SunLive         

No Covid found in Coromandel wastewater

Wastewater testing in the Coromandel area was launched in the wake of news a man later confirmed as having the Delta variant had visited while infectious. ESR/Supplied.

Wastewater testing around the Coromandel Peninsula hasn’t found any Covid-19.

These are the first results of testing triggered by a positive community case – later confirmed to be the Delta variant.

The man had visited the Coromandel Peninsula while infectious, and Coromandel wastewater testing was announced on Wednesday, the first day of level 4 lockdown.

Coromandel samples were taken on Thursday and all came back negative, the Ministry of Health says.

They were taken from various spots around the peninsula: Coromandel township, Whangamatā, Whitianga, Thames, and Pauanui. 

Not all properties in the Coromandel Peninsula are linked to the Thames-Coromandel District Council's wastewater however, with a significant number having septic tanks.

"Approximately 80 per cent of properties are connected to our water supply," says a Thames-Coromandel District Council spokesperson.

“ESR is undertaking regular wastewater testing in the Thames-Coromandel District to help determine whether there has been any undetected transmission to date,” the Ministry of Health statement says.

There are currently 51 active community cases of Covid 19, including cases confirmed by five Auckland high schools and two universities.

There are six confirmed Wellington cases.

That means hundreds of contacts being traced. The majority of contacts are located in the Auckland and Waikato regions, with a small proportion located in other areas throughout the rest of North Island and South Island.

As of 10am yesterday, 1982 contacts were located in the Auckland and Waikato regions, 266 contacts were located throughout the rest of New Zealand, and the location of the remaining contacts is still being established

 

On top of the wastewater testing, health workers in the Coromandel Peninsula have taken hundreds of Covid swabs from locals keen to make sure the infectious Covid variant didn’t spread.

Hundreds of Coromandel residents queued for Covid tests after hearing they’d been in the vicinity of someone with the highly infectious Delta variant. Photo: Christel Yardley/Stuff.

No positive results have been announced so far, despite 600-or-so swabs from the Thames-Coromandel area being taken on Wednesday, and another 330 at the Coromandel testing centre on Thursday.

The Ministry of Health has warned numbers in the latest outbreak are expected to climb before they taper again, but said the proven link to a recent returnee will help “circle the virus, lock it down and stamp it out”.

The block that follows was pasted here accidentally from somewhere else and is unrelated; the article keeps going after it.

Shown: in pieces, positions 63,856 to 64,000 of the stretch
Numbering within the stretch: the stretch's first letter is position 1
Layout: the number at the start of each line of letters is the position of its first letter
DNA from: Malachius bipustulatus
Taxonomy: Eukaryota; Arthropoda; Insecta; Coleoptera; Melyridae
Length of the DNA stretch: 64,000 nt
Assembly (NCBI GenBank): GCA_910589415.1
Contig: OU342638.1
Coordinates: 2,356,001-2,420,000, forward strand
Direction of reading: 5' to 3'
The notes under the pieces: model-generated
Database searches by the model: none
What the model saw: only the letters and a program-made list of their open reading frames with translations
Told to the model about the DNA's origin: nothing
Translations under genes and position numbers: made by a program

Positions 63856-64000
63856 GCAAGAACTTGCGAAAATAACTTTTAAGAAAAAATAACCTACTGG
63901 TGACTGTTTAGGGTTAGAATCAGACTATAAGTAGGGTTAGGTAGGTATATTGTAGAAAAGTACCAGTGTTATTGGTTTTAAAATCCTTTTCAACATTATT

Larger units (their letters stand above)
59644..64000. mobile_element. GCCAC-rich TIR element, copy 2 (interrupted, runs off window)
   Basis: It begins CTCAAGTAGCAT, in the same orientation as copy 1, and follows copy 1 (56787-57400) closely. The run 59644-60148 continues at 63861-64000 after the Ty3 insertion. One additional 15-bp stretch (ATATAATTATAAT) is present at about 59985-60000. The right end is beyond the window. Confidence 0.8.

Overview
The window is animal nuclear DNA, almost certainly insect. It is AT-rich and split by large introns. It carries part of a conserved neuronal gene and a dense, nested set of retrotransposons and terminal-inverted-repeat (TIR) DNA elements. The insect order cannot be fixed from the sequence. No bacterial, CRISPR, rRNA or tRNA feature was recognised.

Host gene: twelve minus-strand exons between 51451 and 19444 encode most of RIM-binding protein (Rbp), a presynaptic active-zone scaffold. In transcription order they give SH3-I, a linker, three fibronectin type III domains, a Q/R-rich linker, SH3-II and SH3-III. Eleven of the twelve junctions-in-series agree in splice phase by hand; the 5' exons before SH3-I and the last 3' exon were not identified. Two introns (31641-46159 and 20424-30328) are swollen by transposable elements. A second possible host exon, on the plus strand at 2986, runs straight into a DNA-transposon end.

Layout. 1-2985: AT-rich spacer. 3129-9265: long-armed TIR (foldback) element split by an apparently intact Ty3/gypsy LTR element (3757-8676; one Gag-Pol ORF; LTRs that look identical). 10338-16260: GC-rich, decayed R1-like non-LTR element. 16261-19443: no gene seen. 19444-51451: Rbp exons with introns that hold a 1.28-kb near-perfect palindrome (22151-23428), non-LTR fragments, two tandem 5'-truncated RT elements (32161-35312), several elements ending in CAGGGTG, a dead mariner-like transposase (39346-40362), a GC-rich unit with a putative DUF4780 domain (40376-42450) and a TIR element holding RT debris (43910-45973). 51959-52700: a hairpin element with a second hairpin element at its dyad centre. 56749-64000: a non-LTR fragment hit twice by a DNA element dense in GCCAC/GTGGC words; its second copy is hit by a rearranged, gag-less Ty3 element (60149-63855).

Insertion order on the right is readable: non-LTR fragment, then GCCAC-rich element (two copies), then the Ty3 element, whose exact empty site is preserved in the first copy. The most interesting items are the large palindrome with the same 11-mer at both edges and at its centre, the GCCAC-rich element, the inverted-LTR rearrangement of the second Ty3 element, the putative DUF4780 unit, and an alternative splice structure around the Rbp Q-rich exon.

What is the wastewater testing about?

Wastewater testing has been used for Covid surveillance around New Zealand, and can put a spotlight on the location of any positive results – such as Taranaki, where they were announced on July 23.

However, the virus wasn’t detected in later tests and, despite increased swabbing, no community cases emerged in the area.

Since the outbreak this week, Director-General of Health Dr Ashley Bloomfield has announced recent negative results in Invercargill, Queenstown, and Dunedin’s wastewater.

Wastewater testing first started in New Zealand in April 2020, and is now done regularly across multiple sites.

Samples are processed in ESR’s Wellington laboratory, where they are concentrated to about half a teaspoon before being tested using the same process as for nasal swabs.

Part of each sample received is kept aside so it can be used to check any unexpected results.

And, while the Sars-CoV-2 virus is detectable in wastewater, it is not infectious.

Any virus picked up is likely to be fairly recent, ESR's environmental virology laboratory head Dr Joanne Hewitt has said.

That’s because millions of litres of new wastewater come in each day, to dilute and wash out any input from previous days.

As a rule of thumb, ESR’s test is sensitive enough to discover about ten positive cases in an area of 100,000 people, Hewitt said, though it’s not a hard and fast rule.

Libby Wilson/Stuff.

More on SunLive...
1 Comment
You must be logged in to make a comment. Login Now

Amazing

Posted on 22-08-2021 07:36 | By

I was expecting half the town to come down with it given he’d been in the pub and every outlet with his super contagious dangerous virus. Phew.